Diack tells court he slowed handling of Russian doping cases to save sponsorship

FILE PHOTO: Former IAAF President Lamine Diack attends trial in Paris

PARIS (Reuters) - Lamine Diack, the former head of World Athletics, on Thursday told a French court he had slowed the handling of Russian doping cases between 2011-2013 to save a sponsorship deal with a Russian bank.

Diack, 87, said he had not sought to protect the athletes caught up in the scandal, some of whom later competed in the London 2012 Olympics, but to ensure the cases did not come to public attention all at once. This, he said, would have caused a scandal.

Diack, once one of the most influential men in athletics, faces charges of corruption, money laundering and breach of trust. The charges carry a maximum sentence of 10 years in jail.

The former long-jumper has consistently denied wrongdoing.

"Who took the decision to spread out the (sanction procedures)? It was me," Diack told the court's three judges. "Everyone said I was taking a risk, but it didn't stop us from quietly working on doping."

"When the Russian cases arose, we were going through a difficult moment financially," he continued. "My duty was to make sure the IAAF got out of it."

Prosecutors allege Diack solicited bribes totalling 3.45 million euros ($3.9 million) from athletes suspected of doping to cover up test results and let them continue competing.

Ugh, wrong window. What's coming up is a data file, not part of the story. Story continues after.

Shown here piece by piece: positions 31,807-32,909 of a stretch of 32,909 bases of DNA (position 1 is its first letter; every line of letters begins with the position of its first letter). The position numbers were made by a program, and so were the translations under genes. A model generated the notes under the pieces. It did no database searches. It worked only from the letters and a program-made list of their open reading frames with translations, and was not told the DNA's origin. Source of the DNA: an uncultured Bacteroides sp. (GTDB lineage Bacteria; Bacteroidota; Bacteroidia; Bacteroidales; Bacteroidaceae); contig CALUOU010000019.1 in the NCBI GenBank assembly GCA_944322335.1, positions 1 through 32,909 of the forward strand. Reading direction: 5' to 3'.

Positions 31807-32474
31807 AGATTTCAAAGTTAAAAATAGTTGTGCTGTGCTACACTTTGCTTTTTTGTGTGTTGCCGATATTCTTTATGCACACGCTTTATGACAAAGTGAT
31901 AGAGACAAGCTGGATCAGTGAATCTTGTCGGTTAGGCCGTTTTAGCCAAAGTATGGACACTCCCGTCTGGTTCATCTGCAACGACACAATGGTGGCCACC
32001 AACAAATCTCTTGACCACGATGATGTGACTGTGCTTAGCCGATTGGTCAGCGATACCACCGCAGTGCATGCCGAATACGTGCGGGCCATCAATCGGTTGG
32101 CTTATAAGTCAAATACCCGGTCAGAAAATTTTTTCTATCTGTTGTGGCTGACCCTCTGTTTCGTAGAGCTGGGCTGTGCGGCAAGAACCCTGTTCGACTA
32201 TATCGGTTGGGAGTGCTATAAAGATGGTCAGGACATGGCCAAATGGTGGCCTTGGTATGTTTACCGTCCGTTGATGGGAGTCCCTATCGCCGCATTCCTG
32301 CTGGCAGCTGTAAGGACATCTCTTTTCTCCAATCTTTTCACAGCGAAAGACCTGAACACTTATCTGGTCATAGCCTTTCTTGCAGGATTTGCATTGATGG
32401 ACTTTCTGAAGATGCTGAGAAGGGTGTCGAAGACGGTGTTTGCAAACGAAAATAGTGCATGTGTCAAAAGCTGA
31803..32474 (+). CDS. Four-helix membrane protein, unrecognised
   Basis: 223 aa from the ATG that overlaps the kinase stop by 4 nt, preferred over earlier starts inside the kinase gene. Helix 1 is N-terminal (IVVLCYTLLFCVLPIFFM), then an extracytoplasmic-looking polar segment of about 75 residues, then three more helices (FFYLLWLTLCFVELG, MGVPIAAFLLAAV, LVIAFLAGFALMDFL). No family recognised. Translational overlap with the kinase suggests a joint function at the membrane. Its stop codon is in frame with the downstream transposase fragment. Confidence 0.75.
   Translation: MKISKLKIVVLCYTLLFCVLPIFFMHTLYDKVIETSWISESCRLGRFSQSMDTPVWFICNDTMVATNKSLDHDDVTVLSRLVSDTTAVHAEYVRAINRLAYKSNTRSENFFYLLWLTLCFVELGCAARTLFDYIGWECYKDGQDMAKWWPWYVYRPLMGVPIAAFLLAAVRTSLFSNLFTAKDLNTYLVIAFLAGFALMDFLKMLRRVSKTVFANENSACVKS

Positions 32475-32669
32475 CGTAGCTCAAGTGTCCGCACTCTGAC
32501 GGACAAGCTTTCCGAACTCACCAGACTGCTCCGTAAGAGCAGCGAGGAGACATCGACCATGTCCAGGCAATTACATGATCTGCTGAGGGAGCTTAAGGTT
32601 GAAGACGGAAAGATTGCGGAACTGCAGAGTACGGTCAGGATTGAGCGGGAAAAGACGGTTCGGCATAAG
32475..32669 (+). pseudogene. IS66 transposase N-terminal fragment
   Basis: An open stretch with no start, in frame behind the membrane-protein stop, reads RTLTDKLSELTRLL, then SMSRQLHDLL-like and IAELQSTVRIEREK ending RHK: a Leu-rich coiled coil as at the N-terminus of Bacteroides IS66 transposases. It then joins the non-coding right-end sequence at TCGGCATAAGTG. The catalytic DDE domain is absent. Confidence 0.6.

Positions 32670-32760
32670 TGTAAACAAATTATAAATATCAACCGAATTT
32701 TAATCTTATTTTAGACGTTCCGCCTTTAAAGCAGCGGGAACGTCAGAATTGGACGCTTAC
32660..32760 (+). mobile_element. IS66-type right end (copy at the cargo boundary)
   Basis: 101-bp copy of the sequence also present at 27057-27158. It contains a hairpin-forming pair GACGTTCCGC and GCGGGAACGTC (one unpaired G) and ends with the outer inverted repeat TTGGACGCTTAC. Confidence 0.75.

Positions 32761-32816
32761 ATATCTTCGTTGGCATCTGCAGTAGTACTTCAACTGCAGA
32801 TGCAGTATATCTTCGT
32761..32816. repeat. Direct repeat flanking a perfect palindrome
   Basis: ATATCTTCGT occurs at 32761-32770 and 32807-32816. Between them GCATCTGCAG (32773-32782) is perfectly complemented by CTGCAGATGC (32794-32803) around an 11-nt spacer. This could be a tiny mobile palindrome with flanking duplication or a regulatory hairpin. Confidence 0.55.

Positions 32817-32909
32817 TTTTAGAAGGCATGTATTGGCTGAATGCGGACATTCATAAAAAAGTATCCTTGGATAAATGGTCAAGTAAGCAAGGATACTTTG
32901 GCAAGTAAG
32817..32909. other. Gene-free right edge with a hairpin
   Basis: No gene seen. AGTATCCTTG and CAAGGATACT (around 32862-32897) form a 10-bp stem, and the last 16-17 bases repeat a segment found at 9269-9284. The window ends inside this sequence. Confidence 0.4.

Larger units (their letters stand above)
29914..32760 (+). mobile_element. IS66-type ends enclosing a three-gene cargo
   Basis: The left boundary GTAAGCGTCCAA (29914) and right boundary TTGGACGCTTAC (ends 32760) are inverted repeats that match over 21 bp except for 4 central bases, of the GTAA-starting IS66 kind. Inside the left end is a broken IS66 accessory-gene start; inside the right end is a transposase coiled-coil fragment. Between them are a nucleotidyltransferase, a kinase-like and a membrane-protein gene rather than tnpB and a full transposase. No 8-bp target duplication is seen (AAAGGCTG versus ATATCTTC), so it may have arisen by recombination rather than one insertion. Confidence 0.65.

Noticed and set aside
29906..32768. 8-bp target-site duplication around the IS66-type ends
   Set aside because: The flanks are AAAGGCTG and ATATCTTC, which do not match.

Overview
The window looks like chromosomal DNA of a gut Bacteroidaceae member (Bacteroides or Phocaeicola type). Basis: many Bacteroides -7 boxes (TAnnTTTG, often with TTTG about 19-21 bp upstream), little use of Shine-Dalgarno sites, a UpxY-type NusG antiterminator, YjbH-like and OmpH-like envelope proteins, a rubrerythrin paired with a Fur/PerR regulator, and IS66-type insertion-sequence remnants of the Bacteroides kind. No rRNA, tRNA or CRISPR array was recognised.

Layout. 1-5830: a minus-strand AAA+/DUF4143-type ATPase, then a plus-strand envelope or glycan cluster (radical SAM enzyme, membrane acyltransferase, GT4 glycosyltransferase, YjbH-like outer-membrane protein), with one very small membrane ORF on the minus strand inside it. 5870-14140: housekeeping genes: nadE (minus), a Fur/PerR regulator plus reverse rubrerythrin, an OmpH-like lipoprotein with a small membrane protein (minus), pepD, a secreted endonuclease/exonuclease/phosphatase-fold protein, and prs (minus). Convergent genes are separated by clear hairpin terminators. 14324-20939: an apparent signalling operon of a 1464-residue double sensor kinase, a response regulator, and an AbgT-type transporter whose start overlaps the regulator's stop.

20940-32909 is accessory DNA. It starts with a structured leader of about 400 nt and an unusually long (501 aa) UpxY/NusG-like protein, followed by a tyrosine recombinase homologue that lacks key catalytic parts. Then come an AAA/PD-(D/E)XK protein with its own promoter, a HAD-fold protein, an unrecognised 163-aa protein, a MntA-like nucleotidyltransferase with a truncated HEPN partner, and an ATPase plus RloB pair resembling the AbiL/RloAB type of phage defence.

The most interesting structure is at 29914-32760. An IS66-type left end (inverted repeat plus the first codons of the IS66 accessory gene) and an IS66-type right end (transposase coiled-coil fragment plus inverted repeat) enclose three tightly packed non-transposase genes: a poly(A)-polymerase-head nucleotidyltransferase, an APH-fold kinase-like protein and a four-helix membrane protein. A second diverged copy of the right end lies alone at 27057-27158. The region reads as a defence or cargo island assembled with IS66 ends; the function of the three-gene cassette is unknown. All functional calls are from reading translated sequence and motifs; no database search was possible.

They also say Diack obtained $1.5 million of Russian funds while negotiating sponsorship and television rights to help finance Macky Sall's campaign for the 2012 Senegal presidential election, in exchange for slowing anti-doping procedures.

Diack told the court the Russian bank renewed its sponsorship contract worth $32 million in February, 2013.

Earlier this week, Habib Cisse, Diack's former lawyer at the IAAF, renamed as World Athletics, told the court the IAAF could have survived financially without its Russian sponsors.


(The story corrects to add dropped word 'not' in second paragraph).


(Reporting by Tangi Salaun; writing by Richard Lough; Editing by Christian Radnedge)